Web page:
The tomato plants that I have grown from seeds saved from a supermarket tomato are looking bad to say the very least. It got to a stage where I needed to pot them on, but the only option left to me was to have them at the allotment. After one slightly windy day, they went from OK to half dead. If I only get one tomato from the whole experiment, I'll be happy.

It's not all doom and gloom on the plot. The first lot of carrots in a bucket have started to come up, so I've done another lot. Just for the record, the row on the left are chantenay and Autumn Kings on the right. I will have to be brave and thin out at some point and I've yet to see what's happening underneath, but the signs are good at the moment.

This is my first time growing spring onions and I must say that they are a darn sight easier than radishes. The best part is I don't need to thin them out either, or at least that's what I read on the back of the packet

My 'And finally' message is a bit of a sad one. The robins that had nested in my shed seem to have left leaving behind four eggs, not three as first thought. I haven't seen them for a few days now. Till next time and thanks for reading.

Monday, 25 May 2015

Phase One of 'Project Greenhouse' complete.

I have been told that I'm impulsive, when I get it in my head to do something I go all out. There is the other side of the coin to this and that is if I don't finish it when I wanted to have it done by or I have another great plan I just have to start, then I'm left with a job half done. Sad but true, I still don't have any 'No Dig Beds' yet. But that's for another blogpost.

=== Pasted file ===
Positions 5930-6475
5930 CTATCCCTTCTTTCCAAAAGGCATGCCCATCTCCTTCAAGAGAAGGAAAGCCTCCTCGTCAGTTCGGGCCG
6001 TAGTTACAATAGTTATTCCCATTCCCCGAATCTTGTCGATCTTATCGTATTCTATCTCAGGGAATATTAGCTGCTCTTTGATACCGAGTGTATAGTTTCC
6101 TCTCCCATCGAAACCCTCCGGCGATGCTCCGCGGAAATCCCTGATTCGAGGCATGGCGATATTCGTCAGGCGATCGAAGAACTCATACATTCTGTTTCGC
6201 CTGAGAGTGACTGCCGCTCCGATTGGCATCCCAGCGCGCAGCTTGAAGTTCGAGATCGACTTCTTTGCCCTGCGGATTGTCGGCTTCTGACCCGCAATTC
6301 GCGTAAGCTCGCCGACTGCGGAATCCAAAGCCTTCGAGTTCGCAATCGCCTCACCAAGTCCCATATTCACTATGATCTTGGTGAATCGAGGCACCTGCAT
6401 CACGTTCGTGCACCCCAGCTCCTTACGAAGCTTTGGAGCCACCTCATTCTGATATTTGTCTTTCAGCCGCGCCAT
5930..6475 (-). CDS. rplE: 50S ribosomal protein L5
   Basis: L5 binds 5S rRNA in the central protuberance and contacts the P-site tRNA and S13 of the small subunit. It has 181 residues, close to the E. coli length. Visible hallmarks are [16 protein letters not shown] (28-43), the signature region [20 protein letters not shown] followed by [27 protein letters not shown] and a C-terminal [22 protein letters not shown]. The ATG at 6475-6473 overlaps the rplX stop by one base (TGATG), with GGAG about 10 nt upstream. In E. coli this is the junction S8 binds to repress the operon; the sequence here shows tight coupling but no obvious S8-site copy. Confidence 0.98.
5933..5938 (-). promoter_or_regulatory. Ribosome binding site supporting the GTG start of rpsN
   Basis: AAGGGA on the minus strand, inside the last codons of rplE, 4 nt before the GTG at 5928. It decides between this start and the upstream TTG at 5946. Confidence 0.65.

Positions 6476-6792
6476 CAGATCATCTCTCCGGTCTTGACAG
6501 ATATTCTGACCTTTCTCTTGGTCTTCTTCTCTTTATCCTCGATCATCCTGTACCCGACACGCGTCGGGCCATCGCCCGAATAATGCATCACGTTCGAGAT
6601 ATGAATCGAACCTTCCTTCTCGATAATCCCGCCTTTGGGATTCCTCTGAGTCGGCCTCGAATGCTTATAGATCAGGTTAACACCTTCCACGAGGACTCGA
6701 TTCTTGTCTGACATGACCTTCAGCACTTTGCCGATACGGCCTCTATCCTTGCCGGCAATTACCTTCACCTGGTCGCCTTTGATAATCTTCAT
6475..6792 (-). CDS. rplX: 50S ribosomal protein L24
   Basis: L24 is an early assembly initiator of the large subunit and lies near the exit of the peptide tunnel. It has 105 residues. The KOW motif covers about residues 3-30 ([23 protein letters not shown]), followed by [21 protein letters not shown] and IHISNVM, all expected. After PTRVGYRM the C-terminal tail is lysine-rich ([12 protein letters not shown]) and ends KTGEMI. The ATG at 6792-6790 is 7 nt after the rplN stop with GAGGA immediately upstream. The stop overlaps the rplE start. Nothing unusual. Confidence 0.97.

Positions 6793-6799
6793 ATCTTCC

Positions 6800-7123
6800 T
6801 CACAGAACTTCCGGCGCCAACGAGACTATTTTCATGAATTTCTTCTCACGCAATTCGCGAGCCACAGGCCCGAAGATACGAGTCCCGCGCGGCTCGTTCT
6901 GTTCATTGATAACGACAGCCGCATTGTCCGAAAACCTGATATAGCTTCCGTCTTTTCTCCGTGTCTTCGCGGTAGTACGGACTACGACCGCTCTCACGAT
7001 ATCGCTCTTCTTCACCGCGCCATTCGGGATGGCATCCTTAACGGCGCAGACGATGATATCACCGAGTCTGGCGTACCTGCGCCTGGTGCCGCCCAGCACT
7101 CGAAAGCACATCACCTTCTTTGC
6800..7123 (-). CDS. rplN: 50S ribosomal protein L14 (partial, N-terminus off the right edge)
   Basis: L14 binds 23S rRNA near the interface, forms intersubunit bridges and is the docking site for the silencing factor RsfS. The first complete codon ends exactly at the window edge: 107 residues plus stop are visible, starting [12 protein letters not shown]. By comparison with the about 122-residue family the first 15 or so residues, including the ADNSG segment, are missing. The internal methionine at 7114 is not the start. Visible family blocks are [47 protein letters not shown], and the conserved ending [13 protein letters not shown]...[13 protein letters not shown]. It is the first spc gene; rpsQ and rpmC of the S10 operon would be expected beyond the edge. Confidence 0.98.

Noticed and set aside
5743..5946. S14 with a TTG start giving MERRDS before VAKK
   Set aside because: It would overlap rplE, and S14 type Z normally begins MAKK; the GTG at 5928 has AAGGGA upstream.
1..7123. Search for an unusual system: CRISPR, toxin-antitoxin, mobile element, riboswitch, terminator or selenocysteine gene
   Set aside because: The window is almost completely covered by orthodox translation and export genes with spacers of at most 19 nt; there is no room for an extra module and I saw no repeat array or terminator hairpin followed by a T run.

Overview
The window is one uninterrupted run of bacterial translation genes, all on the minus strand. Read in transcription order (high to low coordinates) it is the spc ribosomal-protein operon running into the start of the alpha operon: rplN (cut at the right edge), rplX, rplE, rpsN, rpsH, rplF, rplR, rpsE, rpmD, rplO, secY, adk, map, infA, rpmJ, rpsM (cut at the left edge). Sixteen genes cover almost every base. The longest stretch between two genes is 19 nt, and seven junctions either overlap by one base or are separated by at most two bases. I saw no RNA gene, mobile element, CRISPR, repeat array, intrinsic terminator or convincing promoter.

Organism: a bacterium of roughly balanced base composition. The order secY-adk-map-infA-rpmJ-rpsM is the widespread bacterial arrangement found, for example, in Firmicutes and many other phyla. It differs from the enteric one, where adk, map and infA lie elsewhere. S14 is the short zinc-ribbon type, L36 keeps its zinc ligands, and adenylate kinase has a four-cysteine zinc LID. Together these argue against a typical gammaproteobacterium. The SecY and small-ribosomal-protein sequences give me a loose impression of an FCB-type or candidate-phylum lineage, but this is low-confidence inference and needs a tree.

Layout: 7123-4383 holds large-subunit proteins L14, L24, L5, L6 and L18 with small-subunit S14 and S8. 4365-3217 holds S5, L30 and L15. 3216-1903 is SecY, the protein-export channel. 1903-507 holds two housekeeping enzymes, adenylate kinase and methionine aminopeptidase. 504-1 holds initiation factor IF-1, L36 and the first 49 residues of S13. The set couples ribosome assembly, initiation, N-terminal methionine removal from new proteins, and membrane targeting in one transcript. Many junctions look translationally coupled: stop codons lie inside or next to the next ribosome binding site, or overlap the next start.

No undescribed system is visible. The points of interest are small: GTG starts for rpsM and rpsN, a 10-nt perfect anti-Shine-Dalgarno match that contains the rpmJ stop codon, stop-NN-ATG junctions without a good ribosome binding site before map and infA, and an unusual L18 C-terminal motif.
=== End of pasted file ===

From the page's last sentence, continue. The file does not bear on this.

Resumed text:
Now I've realised that I'm in need of a greenhouse and after bit of research on the web I've seen that's it's doable on my budget. I'd like an 8'x6' greenhouse, so I had made a start just over a week ago. There is a three slab path, a step up then the ground space that will soon house the greenhouse. On one side of the path I will have a more permanent spot for my Garden Connect bed and the other I hope to have a herb patch.

The reason for the step up is that the plot is very uneven and I'd have to shift a lot of soil just to keep it all level. Now the trouble with buying a second hand greenhouse is that there is a good chance the size of it will be in imperial measurements, the slabs I have are in metric. So when I measured the three together in the above photo, it was a bit shy of the six foot required. I don't have a greenhouse yet, but I don't want to do all this work and it doesn't fit right. So after sleeping on it, I made a few adjustments.

The centre slabs are now offset with stones in the gaps just because I have them in buckets all over the plot. The yellow sheet you can see under the slabs has been under the plum trees ever since I've had the plot, so now I've put it to good use and used it as a weed suppressant.